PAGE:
24 February 2015
The Role of Phytochrome in Lettuce Seed Germination
In order for any living plant seed to germinate, the presence of certain molecules are crucial for it to survive. Their functions dictate when conditions are right for optimal and proficient growth. When determining favorable conditions for seed germination, it is important to recognize different environmental factors that trigger new life. By observing the behavior of the molecule phytochrome, which is essential for seed germination, we can examine the molecule’s photoversible behavior in response to different exposure of light treatments. In the experiment, phytochrome germination versus its dormancy rate is studied under red and far-red light using three different varieties of lettuce seeds. Using white light and darkness as control variables, maximum seed germination occurred under red light at 97%, while far-red light exposure showed only 60% germination. This study shows phytochrome’s absorbance of red light to be most efficient causing germination among the lettuce seeds, while far-red light was less absorbed causing seeds to remain in a dormant state.
In order for seeds to germinate and begin their biological processes, they must first receive an additional source of energy to start new life. A proton is a form of energy that is emitted by all light. These protons travel in different concentrations or wavelengths, which depict the amount of energy. Different emissions of light travel on varying wavelengths and biotic organisms in an ecosystem may benefit from varying kinds of light exposure. In seeds, these wavelengths are absorbed by a pigment called phytochrome. This molecule is one of the prime factors responsible for seed germination in lettuce seeds. Phytochrome is a type of pigment inactive in a dormant lettuce seed, which grants it the ability to be light responsive to favorable wavelengths of energy. Because of this genetic trait, Phytochrome has two conformations, Pr and Pfr form (Taj, 1998). The ability to interconvert between these two forms is vital for environmental adaptation, which in fact will determine if the seed will remain in dormancy or begin germination. The first form Pr is triggered between the wavelengths of 650-680, which is red light, while between the wavelengths 710-850 far-red light is absorbed triggering the Pfr form (Taj, 1998). The seed’s photoreversible behavior allows phytochrome to act as a light sensitive mechanism interchanging between Pr and Pfr form.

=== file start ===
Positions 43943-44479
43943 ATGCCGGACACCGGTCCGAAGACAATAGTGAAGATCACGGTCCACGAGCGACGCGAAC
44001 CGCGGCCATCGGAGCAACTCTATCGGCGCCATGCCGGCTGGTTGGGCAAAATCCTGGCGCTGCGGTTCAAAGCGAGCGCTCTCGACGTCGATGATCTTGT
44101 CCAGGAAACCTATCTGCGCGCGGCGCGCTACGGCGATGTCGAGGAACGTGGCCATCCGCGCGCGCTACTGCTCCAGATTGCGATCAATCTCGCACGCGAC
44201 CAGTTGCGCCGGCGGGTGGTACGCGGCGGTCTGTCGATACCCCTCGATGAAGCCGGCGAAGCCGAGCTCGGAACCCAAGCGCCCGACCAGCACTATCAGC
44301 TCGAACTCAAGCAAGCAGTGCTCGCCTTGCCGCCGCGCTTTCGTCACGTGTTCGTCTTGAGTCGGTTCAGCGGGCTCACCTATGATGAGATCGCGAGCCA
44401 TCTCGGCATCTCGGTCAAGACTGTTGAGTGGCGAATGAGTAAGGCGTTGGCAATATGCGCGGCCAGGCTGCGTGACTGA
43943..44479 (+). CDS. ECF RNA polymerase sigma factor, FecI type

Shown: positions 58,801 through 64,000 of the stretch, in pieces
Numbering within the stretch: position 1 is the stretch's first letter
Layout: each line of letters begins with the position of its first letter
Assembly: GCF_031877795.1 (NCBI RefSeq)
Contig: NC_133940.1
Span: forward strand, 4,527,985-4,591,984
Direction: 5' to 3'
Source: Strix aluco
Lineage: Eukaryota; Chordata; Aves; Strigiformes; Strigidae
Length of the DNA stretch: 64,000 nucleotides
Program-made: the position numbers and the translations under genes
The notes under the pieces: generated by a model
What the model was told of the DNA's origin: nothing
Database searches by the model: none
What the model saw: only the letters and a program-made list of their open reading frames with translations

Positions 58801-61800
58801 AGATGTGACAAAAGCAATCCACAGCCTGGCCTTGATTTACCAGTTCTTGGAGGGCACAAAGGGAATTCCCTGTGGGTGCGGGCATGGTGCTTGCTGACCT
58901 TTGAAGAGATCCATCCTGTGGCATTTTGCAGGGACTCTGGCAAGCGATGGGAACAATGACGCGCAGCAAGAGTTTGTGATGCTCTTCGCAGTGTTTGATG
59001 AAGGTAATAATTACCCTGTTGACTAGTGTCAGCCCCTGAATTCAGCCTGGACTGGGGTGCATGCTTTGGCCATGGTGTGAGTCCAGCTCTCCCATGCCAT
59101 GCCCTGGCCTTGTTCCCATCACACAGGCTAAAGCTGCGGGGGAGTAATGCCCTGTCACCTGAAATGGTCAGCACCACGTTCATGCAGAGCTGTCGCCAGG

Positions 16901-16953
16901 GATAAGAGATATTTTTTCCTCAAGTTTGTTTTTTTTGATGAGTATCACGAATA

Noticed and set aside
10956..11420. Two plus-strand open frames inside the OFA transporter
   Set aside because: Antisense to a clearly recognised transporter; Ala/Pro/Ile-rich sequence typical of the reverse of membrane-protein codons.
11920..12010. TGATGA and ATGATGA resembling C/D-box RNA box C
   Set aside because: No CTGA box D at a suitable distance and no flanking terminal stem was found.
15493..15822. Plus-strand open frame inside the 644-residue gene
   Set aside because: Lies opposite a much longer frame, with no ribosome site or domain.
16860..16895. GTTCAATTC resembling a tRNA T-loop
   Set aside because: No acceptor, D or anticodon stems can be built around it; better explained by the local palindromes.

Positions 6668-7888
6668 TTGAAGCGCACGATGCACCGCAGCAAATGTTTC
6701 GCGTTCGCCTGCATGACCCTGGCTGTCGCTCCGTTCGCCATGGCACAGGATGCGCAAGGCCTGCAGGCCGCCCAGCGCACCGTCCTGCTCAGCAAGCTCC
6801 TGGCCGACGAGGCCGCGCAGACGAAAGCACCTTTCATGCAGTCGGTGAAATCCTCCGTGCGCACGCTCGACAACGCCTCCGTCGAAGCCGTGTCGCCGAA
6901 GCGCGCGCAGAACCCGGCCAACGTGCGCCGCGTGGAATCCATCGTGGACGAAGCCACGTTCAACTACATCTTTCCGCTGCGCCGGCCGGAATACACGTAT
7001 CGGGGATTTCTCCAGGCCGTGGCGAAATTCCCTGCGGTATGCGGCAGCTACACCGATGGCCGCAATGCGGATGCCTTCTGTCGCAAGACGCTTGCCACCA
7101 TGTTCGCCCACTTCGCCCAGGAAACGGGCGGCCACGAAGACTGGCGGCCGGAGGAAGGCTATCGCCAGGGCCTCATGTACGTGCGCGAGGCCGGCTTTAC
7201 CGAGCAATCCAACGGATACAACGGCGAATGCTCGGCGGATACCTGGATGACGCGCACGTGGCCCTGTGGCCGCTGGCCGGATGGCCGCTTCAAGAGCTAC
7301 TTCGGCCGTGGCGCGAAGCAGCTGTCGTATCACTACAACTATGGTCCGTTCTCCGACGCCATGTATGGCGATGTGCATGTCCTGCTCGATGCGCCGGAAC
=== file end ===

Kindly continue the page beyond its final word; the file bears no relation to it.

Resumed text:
Under red light, Pr is converted to Pfr form, switching from a dormant to a germination state. But, if far-red light is exposed to the Pfr form, seed germination will cease as it is converted back to the dormancy Pr state. Activation into the Pfr form happens quickly, while conversion back to the Pr form takes much longer. A study at Newcastle University proves in their photomanipulation of lettuce seed experiment that lettuce seeds exposed to red light, then exposed to far-red light had a high percentage of germination when placed in the dark (Kendrick and Russel, 1975). This is important when understanding phytochrome activation with seeds placed in darkness versus seeds exposed to white light, which are then placed into darkness for testing. White light contains both red and far-red light, so germination is triggered and there will be a level of germination when placed in darkness. But seeds placed in darkness should have no germination because they were never exposed to any absorbable light. The purpose of this experiment is to test the hypothesis- maximum seed germination will take place under red and white light exposure versus exposure to far red light and darkness with the null hypothesis being. Germination will not be affected by different types of light exposure.